September 23, 2021

Firefly selects SpaceX Falcon 9 rocket to launch NASA-chartered moon lander


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Artist’s concept of Firefly Aerospace’s Blue Ghost lander. Credit: Firefly Aerospace

Firefly Aerospace has selected SpaceX’s Falcon 9 rocket to launch the company’s first commercial lunar lander mission in 2023 with 10 NASA-sponsored research payloads.

The Blue Ghost lander, which Firefly will build at its Texas manufacturing center, will aim for landing in the Mare Crisium region on the near side of the moon. NASA awarded Firefly a $93.3 million contract in February for the Blue Ghost mission, the sixth lunar lander flight in the agency’s Commercial Lunar Payload Services program.

The CLPS landers will be robotic precursors for future human explorers flying to the moon as part of NASA’s Artemis program.

“Firefly is excited to fly our Blue Ghost spacecraft on the highly reliable Falcon 9, which will deliver NASA instruments and technology demonstration payloads that support NASA science goals and NASA’s Artemis program,” said Shea Ferring, Firefly’s senior vice president of spacecraft.”

The Falcon 9 rocket will deploy the Blue Ghost spacecraft on a trajectory to the moon that minimizes requirements on the lander’s on-board propulsion system, according to Firefly. That will permit the lander to deliver more than 330 pounds, or 150 kilograms, of payload to the surface of the moon.

NASA’s contract with Firefly, based in Cedar Park, Texas, allows the space agency to fly 10 research payloads to the moon totaling about 207 pounds, or 94 kilograms, the majority of the Blue Ghost lander’s payload capacity.

File photo of a Falcon 9 launch from pad 40 at Cape Canaveral Space Force Station. Credit: SpaceX

The payloads include scientific investigations examining the stickiness of lunar soil and dust, laser retroreflectors to precisely measure the distance between the Earth and the moon, an X-ray imager to observe the interaction of Earth’s atmosphere with the solar wind, and instruments to probe the interior of the moon.

The Blue Ghost lander will also deliver stereo cameras to study how the spacecraft’s rocket exhaust interacts with the lunar surface, and technology demonstration payloads to test a radiation-tolerant computer, an electrodynamic dust shield, a “PlanetVac” device to collect lunar soil samples, and a receiver that will attempt to discern GPS signals at lunar distances.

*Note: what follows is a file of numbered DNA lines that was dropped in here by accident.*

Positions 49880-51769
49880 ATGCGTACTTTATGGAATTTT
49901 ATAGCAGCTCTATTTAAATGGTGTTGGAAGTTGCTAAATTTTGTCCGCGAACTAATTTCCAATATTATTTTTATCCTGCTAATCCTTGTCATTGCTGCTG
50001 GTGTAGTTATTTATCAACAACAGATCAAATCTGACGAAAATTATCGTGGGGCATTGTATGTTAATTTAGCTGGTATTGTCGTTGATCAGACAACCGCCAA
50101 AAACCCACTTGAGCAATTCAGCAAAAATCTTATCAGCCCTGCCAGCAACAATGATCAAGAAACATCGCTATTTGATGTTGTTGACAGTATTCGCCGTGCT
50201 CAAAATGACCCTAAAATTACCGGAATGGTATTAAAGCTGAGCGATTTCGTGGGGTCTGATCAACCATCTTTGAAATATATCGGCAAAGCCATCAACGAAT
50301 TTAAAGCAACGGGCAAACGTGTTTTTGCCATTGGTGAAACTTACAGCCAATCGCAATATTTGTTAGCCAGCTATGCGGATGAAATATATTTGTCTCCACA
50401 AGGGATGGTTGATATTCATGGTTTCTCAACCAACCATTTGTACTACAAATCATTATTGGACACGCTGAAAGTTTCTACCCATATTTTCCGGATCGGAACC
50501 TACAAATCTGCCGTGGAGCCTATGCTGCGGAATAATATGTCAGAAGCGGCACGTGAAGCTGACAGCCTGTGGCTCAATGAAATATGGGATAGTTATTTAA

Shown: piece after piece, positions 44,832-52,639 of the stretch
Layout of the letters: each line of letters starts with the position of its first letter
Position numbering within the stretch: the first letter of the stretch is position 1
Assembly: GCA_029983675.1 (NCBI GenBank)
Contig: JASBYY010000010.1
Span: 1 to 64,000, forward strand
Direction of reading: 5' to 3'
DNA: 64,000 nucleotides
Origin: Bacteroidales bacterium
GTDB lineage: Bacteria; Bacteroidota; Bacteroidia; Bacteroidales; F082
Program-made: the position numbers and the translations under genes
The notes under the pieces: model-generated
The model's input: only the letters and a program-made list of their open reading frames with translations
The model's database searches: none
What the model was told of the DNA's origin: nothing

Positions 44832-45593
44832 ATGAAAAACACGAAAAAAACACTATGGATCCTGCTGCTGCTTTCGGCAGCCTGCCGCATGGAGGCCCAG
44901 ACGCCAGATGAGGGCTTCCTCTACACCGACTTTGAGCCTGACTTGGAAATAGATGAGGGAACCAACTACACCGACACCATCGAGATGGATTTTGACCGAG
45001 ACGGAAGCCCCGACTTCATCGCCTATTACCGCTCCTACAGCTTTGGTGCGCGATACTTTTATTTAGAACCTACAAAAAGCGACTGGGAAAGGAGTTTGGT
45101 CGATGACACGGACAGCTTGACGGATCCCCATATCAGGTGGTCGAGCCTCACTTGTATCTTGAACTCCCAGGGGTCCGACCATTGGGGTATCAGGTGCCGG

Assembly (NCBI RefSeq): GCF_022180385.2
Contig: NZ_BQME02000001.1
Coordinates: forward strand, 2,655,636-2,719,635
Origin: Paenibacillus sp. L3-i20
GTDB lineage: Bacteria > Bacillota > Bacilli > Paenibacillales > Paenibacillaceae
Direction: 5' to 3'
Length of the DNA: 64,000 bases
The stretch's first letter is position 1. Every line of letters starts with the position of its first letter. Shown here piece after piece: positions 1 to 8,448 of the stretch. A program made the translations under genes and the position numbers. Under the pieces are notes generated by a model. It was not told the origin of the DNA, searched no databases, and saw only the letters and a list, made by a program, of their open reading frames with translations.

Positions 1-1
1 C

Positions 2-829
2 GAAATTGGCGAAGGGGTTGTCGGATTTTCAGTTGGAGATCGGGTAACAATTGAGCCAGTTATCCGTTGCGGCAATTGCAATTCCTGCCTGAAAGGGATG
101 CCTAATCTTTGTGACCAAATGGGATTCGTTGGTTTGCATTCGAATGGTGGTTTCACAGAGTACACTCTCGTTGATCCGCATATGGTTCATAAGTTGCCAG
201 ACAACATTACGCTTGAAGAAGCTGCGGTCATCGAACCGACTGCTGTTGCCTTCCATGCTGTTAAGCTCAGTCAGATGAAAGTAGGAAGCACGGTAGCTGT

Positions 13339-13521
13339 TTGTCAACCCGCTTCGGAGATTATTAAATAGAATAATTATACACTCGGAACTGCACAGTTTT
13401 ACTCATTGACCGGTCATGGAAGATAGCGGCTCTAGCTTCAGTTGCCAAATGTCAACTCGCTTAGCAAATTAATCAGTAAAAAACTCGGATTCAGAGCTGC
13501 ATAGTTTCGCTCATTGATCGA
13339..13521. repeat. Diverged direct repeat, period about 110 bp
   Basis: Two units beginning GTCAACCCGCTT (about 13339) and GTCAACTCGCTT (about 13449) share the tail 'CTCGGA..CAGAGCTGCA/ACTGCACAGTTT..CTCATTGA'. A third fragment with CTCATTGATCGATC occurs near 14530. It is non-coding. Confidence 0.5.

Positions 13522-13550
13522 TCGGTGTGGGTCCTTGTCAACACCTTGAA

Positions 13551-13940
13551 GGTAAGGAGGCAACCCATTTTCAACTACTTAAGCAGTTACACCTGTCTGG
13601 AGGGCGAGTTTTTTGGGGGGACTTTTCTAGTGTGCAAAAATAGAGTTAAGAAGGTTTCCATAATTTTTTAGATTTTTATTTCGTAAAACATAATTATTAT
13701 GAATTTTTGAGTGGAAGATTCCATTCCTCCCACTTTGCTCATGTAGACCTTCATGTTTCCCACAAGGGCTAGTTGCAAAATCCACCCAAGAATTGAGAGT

The solar-powered Blue Ghost lander will operate while the sun is up at the Mare Crisium landing site, equivalent to 14 Earth days.

Firefly joins Astrobotic, Intuitive Machines, and Masten Space Systems as CLPS competition winners. NASA has awarded two missions each to Astrobotic and Intuitive Machines, and issued one lunar lander order to Masten and Firefly.

Five of the NASA-chartered CLPS landers are booked for launches on SpaceX Falcon 9 or Falcon Heavy rockets. A commercial lander developed by Pittsburgh-based Astrobotic is scheduled to launch on the first flight of United Launch Alliance’s Vulcan Centaur rocket at the end of this year.

“The Blue Ghost mission will include delivery of NASA payloads that will support scientific lunar research and will contribute to developing a sustainable presence on the moon as part of the Artemis program,” said Tom Ochinero, SpaceX’s vice president of commercial sales, in a press release. “We’re honored Firefly selected Falcon 9 for launch.”

“Firefly is excited to leverage the performance and reliability of Falcon 9 to propel Blue Ghost on the first phase of its journey to the moon,” said Tom Markusic, Firefly’s CEO.

Firefly is also developing a family of small and medium-class launch vehicles. The company’s first rocket, named Alpha, is in final testing before liftoff on its first flight from Vandenberg Space Force Base, California. The Alpha rocket is not powerful enough to boost the Blue Ghost lander to the moon.

Firefly said launches of its larger Beta rocket, which is in an earlier stage of development, could deliver future Blue Ghost landers on trajectory toward the moon.

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Follow Stephen Clark on Twitter: @StephenClark1.


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